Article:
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Around The Grange
Historical Place status for Grange closer

By Andrew Brophy, The Connecticut Post (11/25/07)

  DECEMBER 2007 -- The Greenfield Hill Grange is moving closer to the history books.

Steven Bedford, an architectural historian, said Friday that he's finished revising the grange's application to be listed on the National Register of Historic Places and plans to send it today to the State Historical Commission.

The commission approved the grange's application in October but wanted revisions before it was sent to the National Park Service for final approval.
Bedford said the Greenfield Hill Grange is worthy of the national register because granges, typically established 100 years ago to promote the agenda of farmers, weren't that common in Connecticut and Fairfield's grange is even more unique because of its size.

"Most granges are much more modest than that one," Bedford said. "The interior happens to be quite nice and appears to be from the era in which it was built."

The National Park Service has 60 days from the date it receives the application to decide whether the local grange gets listed on the national register, Bedford said.

Meanwhile, Robert Sendewicz, president of the Connecticut State Grange, said his organization doesn't object to the Greenfield Hill Village Improvement Society taking over ownership of the local grange building as long as it agrees to conditions that include not selling the building and allowing local grange members to meet there.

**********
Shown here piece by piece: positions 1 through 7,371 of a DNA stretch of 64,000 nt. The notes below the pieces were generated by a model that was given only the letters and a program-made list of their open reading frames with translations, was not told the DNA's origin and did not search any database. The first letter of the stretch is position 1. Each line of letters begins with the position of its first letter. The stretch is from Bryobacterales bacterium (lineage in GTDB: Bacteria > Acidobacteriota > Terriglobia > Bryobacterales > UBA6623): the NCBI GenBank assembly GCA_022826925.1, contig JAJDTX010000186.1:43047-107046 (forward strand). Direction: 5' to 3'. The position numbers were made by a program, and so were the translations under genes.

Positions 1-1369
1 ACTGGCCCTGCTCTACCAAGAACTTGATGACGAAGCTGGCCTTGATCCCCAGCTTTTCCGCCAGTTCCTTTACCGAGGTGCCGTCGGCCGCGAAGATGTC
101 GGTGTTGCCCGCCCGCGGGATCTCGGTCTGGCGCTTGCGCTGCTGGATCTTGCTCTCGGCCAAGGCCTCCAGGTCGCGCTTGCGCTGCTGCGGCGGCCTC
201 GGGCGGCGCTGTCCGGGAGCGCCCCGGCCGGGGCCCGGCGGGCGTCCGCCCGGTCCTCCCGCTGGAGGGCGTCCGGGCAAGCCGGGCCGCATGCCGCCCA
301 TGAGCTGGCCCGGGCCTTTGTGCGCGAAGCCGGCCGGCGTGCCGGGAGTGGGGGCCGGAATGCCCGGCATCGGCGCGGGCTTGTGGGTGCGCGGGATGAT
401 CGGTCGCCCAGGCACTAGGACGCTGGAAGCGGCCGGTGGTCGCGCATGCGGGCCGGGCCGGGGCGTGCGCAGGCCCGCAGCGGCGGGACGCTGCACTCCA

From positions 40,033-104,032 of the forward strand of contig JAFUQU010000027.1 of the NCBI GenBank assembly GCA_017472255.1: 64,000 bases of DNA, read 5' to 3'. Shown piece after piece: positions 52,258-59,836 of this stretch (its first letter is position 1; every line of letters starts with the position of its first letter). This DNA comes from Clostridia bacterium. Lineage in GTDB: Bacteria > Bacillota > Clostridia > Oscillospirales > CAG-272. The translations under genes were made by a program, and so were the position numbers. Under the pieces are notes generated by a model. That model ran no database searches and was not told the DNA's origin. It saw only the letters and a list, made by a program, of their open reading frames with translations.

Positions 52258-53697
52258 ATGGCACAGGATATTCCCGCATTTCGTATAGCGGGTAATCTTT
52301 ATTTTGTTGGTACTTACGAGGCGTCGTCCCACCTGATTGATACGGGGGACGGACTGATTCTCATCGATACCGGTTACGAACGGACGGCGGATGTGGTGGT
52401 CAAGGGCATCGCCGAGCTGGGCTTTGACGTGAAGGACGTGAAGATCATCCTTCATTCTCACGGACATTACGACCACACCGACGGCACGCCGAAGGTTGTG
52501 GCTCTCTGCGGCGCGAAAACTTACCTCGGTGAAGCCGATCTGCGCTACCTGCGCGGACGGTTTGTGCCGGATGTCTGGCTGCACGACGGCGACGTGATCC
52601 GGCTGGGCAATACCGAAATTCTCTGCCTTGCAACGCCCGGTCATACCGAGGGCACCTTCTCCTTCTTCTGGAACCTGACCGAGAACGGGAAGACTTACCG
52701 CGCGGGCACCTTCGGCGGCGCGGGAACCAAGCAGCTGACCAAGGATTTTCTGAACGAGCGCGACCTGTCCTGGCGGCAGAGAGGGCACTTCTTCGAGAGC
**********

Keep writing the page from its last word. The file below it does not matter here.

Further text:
"One of the things we suggest they do is take into account the perpetuity of the grange in Fairfield. There are certain conditions," Sendewicz said.
The local grange has only 14 members and not all attend monthly meetings. Farming is uncommon in Fairfield today and grange meetings typically involve discussions about flowers and gardens, according to John Hauser, the local grange master.

John Jones, the GHVIS president, said the neighborhood association would allow the local grange to meet in the building at 1873 Hillside Road if the improvement society takes over ownership.

"Part of the reason that we're taking it over is so the current grange can continue to meet there and not have to lay out money for the upkeep of the building," Jones said.

The 450-member GHVIS would better be able to finance maintenance and repairs on the 110-year-old grange building, according to grange members.
The grange building, which includes a kitchen and dance hall, is in good structural shape, but its heating and septic systems need repairs. The grange also could use a parking lot, according to grange members.

Jones said he hopes GHVIS can assume ownership of the grange building before the end of the year. "Every system has a process. Lawyers have to go through the process so both sides are comfortable," he said.

The local grange isn't closed, but it technically would have to close if it didn't have enough members to fill seven officer positions. That is not the case as of yet, according to Hauser.

Connecticut now has only 65 granges, according to the Connecticut State Grange.

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